(The following does not apply to users of Lion OS 10.7)
If your Safari keeps crashing, or if you are updating Safari (or just have) and it is misbehaving:
N.B. Never delete Safari, never run it under Rosetta, don't use proxy settings, and don't change the application's name or move it from the top level of the Applications Folder to a sub-folder.
(If you prefer to download updates via Software Update in the Apple menu (which would ensure that the correct version for your Mac was being downloaded), it is not recommended to allow SU to install major (or even minor) updates automatically. Set Software Update to just download the updater without immediately installing it. There is always the possibility that the combined download and install (which can be a lengthy process) might be interrupted by a power outage or your cat walking across the keyboard, and an interrupted install will almost certainly cause havoc. Once it is downloaded, you can install at a time that suits you. You should make a backup copy of the updater on a CD in case you ever need a reinstall. Alternatively you can download Safari directly:
Safari 4.1.3 for Tiger can be downloaded here:
Safari 5.0.6 for Leopard can be downloaded from here:
Safari 5.1 for Snow Leopard can be downloaded from here:
Make sure you download the correct version for your system.
Also, observe the recommended procedure for installing software: repair permissions and close all applications, install, then repair permissions again.)
Input Managers and other plug-ins from third parties can do as much harm as good. They use a security loophole to reach right into your applications' code and change that code as the application starts up. If Safari is crashing, the very first thing to do is clear out your InputManagers folders (both in your own Library and in the top-level Library), log out and log back in, and try again.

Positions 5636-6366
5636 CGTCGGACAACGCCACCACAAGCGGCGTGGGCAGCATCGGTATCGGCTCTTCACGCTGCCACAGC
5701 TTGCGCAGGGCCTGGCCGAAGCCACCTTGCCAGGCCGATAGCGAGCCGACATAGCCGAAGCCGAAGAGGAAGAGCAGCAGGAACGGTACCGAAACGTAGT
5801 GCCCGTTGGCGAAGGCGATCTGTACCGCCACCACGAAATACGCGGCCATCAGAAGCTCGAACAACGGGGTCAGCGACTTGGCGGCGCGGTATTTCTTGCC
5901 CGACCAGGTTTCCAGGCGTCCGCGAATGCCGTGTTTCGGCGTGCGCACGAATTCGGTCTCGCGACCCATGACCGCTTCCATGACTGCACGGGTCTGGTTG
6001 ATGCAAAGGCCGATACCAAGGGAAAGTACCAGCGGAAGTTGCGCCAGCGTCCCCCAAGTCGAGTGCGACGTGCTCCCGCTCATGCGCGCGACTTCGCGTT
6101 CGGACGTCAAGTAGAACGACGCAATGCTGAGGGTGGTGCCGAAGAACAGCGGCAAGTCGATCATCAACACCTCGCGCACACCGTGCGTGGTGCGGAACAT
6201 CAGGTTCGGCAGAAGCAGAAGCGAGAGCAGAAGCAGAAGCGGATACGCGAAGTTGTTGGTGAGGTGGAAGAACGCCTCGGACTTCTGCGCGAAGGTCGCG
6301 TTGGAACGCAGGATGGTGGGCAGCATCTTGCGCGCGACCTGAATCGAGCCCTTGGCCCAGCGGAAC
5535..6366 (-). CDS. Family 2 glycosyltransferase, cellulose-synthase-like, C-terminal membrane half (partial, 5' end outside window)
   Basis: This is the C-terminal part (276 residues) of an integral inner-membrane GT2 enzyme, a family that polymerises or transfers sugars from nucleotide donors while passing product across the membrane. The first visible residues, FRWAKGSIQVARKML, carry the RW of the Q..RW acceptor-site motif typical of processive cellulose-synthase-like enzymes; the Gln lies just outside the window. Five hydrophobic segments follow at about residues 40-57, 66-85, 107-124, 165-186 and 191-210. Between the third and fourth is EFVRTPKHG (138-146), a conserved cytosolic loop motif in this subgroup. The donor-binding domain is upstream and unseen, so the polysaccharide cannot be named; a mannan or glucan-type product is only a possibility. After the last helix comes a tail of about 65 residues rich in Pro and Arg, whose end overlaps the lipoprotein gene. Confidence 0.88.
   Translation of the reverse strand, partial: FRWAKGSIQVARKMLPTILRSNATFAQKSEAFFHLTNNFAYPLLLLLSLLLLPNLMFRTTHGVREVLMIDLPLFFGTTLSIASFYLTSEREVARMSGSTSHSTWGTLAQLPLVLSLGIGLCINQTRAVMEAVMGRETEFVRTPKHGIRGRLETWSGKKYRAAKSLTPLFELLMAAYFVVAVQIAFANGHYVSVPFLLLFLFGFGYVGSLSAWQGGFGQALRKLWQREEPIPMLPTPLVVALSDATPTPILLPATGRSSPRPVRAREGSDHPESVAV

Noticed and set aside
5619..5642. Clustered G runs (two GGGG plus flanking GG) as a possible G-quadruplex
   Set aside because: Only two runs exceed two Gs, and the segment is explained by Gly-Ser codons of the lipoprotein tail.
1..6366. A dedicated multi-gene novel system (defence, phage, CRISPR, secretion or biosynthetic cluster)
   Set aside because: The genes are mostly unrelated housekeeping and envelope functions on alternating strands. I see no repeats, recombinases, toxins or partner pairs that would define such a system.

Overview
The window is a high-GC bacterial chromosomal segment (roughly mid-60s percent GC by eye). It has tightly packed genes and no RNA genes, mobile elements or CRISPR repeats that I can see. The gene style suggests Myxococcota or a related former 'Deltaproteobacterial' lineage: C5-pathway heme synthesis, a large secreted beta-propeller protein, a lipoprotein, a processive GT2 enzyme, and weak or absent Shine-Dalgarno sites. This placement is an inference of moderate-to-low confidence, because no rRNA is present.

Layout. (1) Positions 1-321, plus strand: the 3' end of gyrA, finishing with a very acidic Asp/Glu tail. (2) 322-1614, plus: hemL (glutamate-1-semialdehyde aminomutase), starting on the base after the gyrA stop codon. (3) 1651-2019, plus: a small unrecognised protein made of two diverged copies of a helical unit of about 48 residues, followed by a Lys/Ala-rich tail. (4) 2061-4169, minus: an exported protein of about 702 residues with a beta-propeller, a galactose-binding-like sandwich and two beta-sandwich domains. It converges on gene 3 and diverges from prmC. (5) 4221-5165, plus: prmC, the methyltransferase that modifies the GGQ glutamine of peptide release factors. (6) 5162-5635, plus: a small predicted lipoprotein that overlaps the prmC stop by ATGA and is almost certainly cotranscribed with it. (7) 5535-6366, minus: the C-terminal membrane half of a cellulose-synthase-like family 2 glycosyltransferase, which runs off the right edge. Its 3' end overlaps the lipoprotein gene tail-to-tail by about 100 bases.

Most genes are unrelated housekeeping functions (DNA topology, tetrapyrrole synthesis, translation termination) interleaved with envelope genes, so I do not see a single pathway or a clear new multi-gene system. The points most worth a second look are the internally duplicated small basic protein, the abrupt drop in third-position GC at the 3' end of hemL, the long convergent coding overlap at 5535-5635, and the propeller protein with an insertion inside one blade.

So, disable all third party add-ons before updating Safari, as they may not have been updated yet for the new version. Add them back one by one. If something goes awry, remove it again and check on the software manufacturer's website for news of an update to match your version of Safari. Remember: Tiger up to 10.4.10 used Safari 2.0.4, Tiger 10.4.11 uses Safari 4.1.3, Leopard uses Safari 5.0.6, and Snow Leopard uses Safari 5.1.x. If these latest versions of Safari are not the fastest browser you have ever used, then something is wrong!
(Trying to revert to a previous version of Safari can have repercussions, as previous versions of Safari used a completely different webkit on which other applications like iChat, Mail, Dashboard Widgets etc also rely, but if you really want to do this post back for instructions on the safe way to do so.)
Most errors reported here after an update are due to an unrepaired or undetected inherent fault in the system, and/or a third party ad-on. Add-ons that have been frequently mentioned here, among others, for causing such problems are Piclens, Saft, AcidSearch and Pithhelmet, and the dreaded CT Toolbar. If you have them, trash them, and go the developer's sites to see if new versions are available for the latest version of Safari on your current operating system.
You must also ensure that you have downloaded and installed all the correct version for your Mac of Security Updates. These require a restart and a permission repair.
To reiterate, Input Managers reach right into an application and alter its code. This puts the behavior of the affected application outside the control and responsibility of its developers: a recipe for problems. That's not to say that issues absolutely will ensue as a result of Input Managers, but you, as a user, must decide. If the functionality of a specific Input Manager or set thereof is really important to you, you may well choose to assume the associated risk.
Again, the advice is to remove all Input Managers from the following directories:
- Hard Disk/Library/InputManagers
especially prior to system updates and updates to Safari (they can always be added back one-by-one later).
Lastly, the Safari updates require a restart of your Mac, and sometimes even a double restart is required.